Manpower crunch is the bane of prisons set up in India
The National Crime Records Bureau’s figures for 2015 place the nationwide vacancy figure at 27,000 which is a worrying 34 per cent on which no hue and cry is raised on any platform. Some of the prisons operate with as few as 8 warders!
The Model Prisons Manual, 2016 circulated to all the states for adoption prescribes a ratio of 6:1 in every shift. By the MHA norms, the staff strength should be more than 1500 for the Bhopal prison and 1200 for the Nabha jail. Compared to these, Bhopal has just about 200 persons and jails in Punjab have an average staff of 85. These MHA norms may be very exacting on the state exchequer, but there is a definite need for rationalisation of human resource needed in prisons across the country.
Arranging funds for strengthening of the prison system has always been an issue since 1838 when “Lord Auckland’s Government accepted generally the views of the (first Prisons) Commission, but, having regard to the great expense which they entailed and the many difficulties that beset the introduction of a complete jail system in India, enjoined caution in carrying them out.”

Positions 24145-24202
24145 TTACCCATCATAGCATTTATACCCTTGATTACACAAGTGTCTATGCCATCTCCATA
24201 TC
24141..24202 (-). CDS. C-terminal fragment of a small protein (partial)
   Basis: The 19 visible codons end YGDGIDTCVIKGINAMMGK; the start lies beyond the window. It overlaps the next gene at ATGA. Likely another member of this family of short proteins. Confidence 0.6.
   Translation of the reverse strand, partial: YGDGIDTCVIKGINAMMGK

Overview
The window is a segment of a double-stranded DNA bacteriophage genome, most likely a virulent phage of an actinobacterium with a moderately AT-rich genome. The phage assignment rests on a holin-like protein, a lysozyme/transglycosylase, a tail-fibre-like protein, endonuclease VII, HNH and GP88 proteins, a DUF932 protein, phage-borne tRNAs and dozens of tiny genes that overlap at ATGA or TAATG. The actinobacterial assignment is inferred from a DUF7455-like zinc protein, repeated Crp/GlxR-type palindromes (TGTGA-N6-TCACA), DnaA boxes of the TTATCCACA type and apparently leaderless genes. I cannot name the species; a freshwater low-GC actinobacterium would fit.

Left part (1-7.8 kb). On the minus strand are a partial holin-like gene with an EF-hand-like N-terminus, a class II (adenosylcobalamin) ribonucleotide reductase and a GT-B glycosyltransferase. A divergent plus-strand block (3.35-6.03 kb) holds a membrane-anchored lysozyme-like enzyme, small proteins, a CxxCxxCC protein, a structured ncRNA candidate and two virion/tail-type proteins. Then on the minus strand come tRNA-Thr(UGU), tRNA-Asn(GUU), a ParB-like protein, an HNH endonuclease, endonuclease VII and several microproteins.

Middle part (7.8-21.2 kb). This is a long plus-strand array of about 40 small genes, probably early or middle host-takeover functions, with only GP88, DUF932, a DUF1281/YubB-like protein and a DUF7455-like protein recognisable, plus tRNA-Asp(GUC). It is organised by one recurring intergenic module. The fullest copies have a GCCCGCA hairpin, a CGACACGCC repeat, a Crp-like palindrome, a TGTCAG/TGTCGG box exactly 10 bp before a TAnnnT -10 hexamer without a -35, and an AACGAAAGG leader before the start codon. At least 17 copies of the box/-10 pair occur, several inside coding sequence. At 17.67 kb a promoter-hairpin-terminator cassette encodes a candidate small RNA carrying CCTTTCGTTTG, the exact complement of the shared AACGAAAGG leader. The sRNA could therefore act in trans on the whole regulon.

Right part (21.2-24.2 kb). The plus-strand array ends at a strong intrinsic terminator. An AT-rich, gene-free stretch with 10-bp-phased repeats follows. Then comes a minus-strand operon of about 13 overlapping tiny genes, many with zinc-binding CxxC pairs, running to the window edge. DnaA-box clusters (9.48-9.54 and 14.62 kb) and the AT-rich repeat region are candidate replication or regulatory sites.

Since the return on investment in enforcement apparatus cannot be quantified, there is a general diffidence in making an adequate allocation for them. The 1998 escape of 78 prisoners from Nizamabad jail, now in Telangana, by virtue of their sheer numbers compared to the available guarding staff, is a grim reminder of the need for adequate staff to perform their custodial responsibilities and quell riots which break out inside the prisons.
The law and order machinery in the states had immensely benefited by the Central government funded India Reserve Battalions which infused much-needed manpower into the beleaguered state police forces. Funds for infrastructure, equipment, and salary for the initial five years were provided by the Centre. A similar Central scheme to augment manpower in the jails is the need of the hour as the fiscal health of most of the states may not allow them to create more jobs.